I’ve seen myself, and had cases where, patients needed monitoring for a few hours, but they’ve self-discharged themselves and would say ‘we’re not staying! We’re not staying!’
Tauqir Tox Sharif, a British aid worker who works in Syria, says “a new wave of fear” has been circulating because of the number of hospitals which have already been targeted with people worried that more will be attacked.
Many of the hospitals are now empty, and we recently had a new wave of fear going around on Telegram and Whatsapp saying that the main hospital in Idlib is going to be targeted very soon.
“Women prefer to give birth in refugee camps with the poorest of facilities, as even maternity clinics have been bombed,” Sharif explains.
Islam says it’s increasingly clear that airstrikes on Syrian hospitals have become a customary stratagem of warfare. On 13 November 2016 he became one of the survivors of such an attack.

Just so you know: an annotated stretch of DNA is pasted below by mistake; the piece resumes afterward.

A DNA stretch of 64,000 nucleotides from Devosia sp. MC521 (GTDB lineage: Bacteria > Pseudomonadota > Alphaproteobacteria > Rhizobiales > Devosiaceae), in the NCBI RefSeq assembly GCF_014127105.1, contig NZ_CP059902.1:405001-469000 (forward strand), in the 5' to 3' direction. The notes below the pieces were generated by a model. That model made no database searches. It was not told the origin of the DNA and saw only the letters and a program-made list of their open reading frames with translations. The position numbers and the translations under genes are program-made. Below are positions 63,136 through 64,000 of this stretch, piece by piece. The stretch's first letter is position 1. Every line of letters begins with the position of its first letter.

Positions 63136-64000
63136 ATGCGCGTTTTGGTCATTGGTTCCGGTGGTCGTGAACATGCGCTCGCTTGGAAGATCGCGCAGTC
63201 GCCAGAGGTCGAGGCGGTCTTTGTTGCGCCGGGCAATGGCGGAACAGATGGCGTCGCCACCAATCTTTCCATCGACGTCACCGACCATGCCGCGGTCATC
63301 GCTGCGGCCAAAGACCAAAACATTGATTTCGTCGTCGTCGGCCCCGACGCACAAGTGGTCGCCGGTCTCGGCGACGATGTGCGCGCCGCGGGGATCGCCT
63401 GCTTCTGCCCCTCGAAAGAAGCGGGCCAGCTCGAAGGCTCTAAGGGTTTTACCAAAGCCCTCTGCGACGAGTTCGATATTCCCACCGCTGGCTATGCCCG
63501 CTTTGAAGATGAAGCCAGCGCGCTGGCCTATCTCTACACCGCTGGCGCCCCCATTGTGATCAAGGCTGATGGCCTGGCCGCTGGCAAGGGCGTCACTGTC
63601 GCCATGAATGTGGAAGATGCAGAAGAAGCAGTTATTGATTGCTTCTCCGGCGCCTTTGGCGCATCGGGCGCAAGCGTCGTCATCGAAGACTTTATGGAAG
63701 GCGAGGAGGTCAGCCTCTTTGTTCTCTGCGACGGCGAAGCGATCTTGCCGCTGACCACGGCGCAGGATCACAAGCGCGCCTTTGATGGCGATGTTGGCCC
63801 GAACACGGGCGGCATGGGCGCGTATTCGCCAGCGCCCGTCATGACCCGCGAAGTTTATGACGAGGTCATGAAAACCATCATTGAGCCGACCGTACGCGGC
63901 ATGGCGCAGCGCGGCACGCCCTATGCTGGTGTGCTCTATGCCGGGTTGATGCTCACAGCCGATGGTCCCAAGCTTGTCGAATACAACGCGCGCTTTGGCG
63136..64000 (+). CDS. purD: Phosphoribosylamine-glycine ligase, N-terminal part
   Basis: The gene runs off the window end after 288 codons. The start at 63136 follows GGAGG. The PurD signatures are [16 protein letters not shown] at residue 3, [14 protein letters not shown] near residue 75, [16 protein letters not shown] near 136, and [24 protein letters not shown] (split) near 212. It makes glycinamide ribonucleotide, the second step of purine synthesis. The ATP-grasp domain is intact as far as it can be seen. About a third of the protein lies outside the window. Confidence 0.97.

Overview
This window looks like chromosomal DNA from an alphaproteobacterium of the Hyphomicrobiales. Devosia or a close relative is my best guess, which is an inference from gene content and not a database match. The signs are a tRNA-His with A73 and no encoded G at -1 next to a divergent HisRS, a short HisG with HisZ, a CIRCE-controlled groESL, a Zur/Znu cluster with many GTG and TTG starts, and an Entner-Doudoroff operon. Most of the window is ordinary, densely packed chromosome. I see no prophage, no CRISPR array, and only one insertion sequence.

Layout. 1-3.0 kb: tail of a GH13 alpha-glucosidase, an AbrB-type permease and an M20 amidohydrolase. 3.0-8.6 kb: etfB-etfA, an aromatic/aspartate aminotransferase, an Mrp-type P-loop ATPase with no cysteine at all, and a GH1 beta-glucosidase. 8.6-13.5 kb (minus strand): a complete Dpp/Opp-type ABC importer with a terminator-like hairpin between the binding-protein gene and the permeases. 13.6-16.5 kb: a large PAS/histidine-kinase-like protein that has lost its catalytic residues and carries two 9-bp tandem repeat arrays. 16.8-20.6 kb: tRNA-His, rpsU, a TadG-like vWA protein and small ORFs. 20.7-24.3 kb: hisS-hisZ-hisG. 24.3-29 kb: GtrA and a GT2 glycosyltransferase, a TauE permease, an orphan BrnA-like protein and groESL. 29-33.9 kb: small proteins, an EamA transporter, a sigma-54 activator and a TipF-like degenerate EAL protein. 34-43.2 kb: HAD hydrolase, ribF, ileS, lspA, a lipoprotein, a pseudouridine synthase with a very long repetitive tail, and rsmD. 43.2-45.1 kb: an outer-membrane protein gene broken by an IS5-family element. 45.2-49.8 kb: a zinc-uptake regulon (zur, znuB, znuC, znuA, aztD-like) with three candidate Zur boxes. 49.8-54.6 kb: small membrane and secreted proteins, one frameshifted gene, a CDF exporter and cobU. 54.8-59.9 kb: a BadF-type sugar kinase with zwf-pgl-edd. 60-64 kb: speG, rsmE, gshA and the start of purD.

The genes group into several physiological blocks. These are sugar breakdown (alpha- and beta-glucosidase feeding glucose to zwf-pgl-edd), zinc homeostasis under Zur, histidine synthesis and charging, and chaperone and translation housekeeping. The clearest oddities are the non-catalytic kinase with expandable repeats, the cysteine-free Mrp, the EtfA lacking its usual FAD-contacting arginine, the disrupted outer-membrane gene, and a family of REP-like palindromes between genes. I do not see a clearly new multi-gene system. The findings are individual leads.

Five minutes after he finished operating on a patient, four airstrikes hit all four corners of the hospital destroying large areas, including the theatre room he had been working in.
“Five minutes before the attack, I left the operating room and this particular strike hit the side of the operation room and totally destroyed it. Other strikes hit the car park, destroying all the ambulances, warehouse and medical stores. This was a distressing time for the doctors and patients as it rendered the hospital out-of-service,” he explains.